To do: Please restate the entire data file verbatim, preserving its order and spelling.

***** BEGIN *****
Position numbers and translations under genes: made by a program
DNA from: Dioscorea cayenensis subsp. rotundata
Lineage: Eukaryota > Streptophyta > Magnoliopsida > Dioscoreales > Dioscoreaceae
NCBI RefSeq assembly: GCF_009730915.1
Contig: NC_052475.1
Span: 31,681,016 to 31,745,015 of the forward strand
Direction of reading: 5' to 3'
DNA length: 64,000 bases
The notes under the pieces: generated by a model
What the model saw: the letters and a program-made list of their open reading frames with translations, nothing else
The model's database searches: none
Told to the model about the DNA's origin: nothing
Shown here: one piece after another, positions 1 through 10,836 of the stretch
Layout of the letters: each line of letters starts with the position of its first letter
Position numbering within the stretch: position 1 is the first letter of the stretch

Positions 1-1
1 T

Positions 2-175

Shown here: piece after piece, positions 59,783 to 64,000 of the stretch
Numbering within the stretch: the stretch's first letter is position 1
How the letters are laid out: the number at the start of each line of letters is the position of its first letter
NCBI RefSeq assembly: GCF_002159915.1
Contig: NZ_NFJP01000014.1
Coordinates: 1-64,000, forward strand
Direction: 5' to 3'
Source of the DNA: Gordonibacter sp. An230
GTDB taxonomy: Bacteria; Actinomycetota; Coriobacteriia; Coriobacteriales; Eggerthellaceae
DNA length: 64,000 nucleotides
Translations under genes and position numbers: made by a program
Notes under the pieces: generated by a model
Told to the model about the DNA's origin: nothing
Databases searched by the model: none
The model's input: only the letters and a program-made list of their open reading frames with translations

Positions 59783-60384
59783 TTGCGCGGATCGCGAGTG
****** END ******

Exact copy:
Position numbers and translations under genes: made by a program
DNA from: Dioscorea cayenensis subsp. rotundata
Lineage: Eukaryota > Streptophyta > Magnoliopsida > Dioscoreales > Dioscoreaceae
NCBI RefSeq assembly: GCF_009730915.1
Contig: NC_052475.1
Span: 31,681,016 to 31,745,015 of the forward strand
Direction of reading: 5' to 3'
DNA length: 64,000 bases
The notes under the pieces: generated by a model
What the model saw: the letters and a program-made list of their open reading frames with translations, nothing else
The model's database searches: none
Told to the model about the DNA's origin: nothing
Shown here: one piece after another, positions 1 through 10,836 of the stretch
Layout of the letters: each line of letters starts with the position of its first letter
Position numbering within the stretch: position 1 is the first letter of the stretch

Positions 1-1
1 T

Positions 2-175

Shown here: piece after piece, positions 59,783 to 64,000 of the stretch
Numbering within the stretch: the stretch's first letter is position 1
How the letters are laid out: the number at the start of each line of letters is the position of its first letter
NCBI RefSeq assembly: GCF_002159915.1
Contig: NZ_NFJP01000014.1
Coordinates: 1-64,000, forward strand
Direction: 5' to 3'
Source of the DNA: Gordonibacter sp. An230
GTDB taxonomy: Bacteria; Actinomycetota; Coriobacteriia; Coriobacteriales; Eggerthellaceae
DNA length: 64,000 nucleotides
Translations under genes and position numbers: made by a program
Notes under the pieces: generated by a model
Told to the model about the DNA's origin: nothing
Databases searched by the model: none
The model's input: only the letters and a program-made list of their open reading frames with translations

Positions 59783-60384
59783 TTGCGCGGATCGCGAGTG